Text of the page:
Single Girder Cranes | Industrial Cranes | Industrial Crane Manufacturer

Design Elements of Single Girder EOT Cranes

Electric overhead traveling cranes follow the same general design with some variation between the double girder and single girder models. Double girder models are built with the hoist held in between two large metal beams, typically connected to the ceiling. Sometimes these are built as free-standing, lightweight cranes for smaller lifting jobs.

Single Girder Cranes | Design Features

The single girder cranes are a type of electric overhead traveling crane. These cranes are typically utilized in a warehouse environment for the lifting of moderately heavy to extremely heavy objects. Single girder cranes are often an integral part of assembly work, easing the burden on workers and lifting the same amount of weight that would have previously taken a large team of employee’s significant effort and time to move. Such efficiency allows the mass production that defines modern economies.

A single girder crane is designed a bit differently. Unlike the double girder crane, the single girder cranes have one beam below which the hoist is connected. Single girder cranes tend to be less expensive than double girder cranes. Depending on the environment they are used,  single girder cranes can be a great choice. Because of their design, the cost for a single girder crane can become high if they need to span very long distances. For shorter distances, these cranes are capable of lifting heavy loads.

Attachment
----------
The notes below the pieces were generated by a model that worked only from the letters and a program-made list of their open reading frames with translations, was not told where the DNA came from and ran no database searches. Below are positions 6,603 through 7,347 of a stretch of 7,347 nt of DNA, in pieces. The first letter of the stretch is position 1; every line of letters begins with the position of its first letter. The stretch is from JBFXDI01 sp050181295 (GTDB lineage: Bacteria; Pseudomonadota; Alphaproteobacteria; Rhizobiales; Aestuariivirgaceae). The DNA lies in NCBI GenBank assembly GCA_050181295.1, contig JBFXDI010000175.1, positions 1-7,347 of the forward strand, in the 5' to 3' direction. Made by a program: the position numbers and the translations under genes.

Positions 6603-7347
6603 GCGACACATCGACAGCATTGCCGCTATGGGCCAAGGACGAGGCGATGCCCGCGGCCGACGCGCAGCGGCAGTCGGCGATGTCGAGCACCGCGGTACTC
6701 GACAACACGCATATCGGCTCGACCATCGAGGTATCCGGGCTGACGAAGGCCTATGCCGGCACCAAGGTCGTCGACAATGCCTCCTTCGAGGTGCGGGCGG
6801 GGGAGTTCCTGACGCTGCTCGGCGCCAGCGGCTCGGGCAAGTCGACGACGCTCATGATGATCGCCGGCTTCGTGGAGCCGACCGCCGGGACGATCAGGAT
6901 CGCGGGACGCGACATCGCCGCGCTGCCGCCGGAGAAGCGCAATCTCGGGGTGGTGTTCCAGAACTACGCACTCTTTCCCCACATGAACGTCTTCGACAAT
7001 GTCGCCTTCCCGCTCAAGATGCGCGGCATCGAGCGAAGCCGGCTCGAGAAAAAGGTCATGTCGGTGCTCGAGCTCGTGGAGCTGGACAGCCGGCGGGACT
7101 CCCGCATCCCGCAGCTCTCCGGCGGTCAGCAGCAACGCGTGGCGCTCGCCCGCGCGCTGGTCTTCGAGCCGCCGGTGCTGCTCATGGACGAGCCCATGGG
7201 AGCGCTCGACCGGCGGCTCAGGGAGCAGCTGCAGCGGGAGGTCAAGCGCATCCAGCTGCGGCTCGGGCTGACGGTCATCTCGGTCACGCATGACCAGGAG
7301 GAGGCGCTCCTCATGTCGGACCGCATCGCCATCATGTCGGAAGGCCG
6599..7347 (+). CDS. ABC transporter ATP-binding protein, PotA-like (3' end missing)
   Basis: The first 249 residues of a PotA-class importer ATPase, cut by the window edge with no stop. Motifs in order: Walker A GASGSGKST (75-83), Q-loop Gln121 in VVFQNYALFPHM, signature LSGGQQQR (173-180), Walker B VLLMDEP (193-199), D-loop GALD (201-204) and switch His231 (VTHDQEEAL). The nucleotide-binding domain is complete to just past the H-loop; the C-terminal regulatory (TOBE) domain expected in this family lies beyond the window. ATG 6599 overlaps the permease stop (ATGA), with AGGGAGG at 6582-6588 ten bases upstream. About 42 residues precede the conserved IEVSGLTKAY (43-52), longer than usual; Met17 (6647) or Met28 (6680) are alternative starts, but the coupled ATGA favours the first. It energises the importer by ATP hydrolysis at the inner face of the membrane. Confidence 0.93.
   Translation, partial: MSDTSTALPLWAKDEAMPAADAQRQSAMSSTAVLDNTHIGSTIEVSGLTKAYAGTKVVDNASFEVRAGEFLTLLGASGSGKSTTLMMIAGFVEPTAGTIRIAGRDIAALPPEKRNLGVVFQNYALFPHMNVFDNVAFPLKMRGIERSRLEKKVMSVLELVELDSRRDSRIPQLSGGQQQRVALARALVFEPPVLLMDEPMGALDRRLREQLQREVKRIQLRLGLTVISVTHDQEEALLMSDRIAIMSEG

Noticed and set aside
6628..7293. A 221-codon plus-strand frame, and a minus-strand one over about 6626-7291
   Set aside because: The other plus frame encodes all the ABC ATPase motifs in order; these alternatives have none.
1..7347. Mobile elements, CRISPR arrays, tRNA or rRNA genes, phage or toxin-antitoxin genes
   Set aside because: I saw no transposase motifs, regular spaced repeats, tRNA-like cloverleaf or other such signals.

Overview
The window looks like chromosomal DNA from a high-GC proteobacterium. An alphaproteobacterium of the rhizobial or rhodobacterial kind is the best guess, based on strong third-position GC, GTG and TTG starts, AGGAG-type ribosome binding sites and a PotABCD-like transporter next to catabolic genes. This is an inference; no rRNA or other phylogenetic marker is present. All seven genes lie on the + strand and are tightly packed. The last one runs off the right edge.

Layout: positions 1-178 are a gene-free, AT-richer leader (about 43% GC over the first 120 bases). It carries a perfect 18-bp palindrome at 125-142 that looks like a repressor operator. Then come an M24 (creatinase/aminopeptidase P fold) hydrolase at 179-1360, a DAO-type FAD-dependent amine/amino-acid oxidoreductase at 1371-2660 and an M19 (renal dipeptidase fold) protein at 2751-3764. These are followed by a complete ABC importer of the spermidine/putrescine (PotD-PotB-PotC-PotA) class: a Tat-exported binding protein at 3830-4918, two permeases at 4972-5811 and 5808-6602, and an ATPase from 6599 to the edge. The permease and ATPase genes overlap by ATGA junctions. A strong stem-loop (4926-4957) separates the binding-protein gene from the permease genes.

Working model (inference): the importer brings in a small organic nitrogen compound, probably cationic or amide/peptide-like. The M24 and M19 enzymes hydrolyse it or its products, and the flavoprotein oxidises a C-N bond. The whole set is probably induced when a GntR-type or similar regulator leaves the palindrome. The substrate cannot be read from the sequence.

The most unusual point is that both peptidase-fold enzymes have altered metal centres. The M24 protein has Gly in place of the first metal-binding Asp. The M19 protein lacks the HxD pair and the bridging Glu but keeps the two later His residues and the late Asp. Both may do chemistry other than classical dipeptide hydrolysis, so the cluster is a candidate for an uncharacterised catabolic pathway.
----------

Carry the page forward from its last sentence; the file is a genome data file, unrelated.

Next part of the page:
Another aspect of single girder cranes to consider is how high the crane can lift the object off of the ground. In some situations, this will not matter, however in others it is imperative that you have a higher lift height. As a rule, single girder cranes are not able to lift objects as high as double girder cranes. This is due to the fact that single girder cranes have the hoist hanging below the singular beam whereas double girder cranes are able to suspend the hoist between the two beams, allowing for extra lift height. In fact, some double girder cranes are designed to be ultra-low headroom cranes that will function in areas that other cranes simply could not fit.

Single girder cranes are generally relatively simple to operate, owing to the fact that they are typically traveling in a straight line on a controlled tracked. Buttons on a control panel allow a worker to initiate the crane and determine the direction of movement.

A single girder crane is an expensive investment and careful consideration of the current and future needs of the business will ensure that the initial cost of purchasing a crane is well worth it. It may be tempting to think that a single girder crane can be used in place of a double girder crane to save money. While this may be the case, single girder cranes only save so much. The design of single girder cranes requires very strong steel to allow for saving and efficient lifting. If a single girder crane meets your needs, then it can be an invaluable tool. If your needs are better served by a double girder crane, then the slightly higher cost is likely going to be well worth it down the road.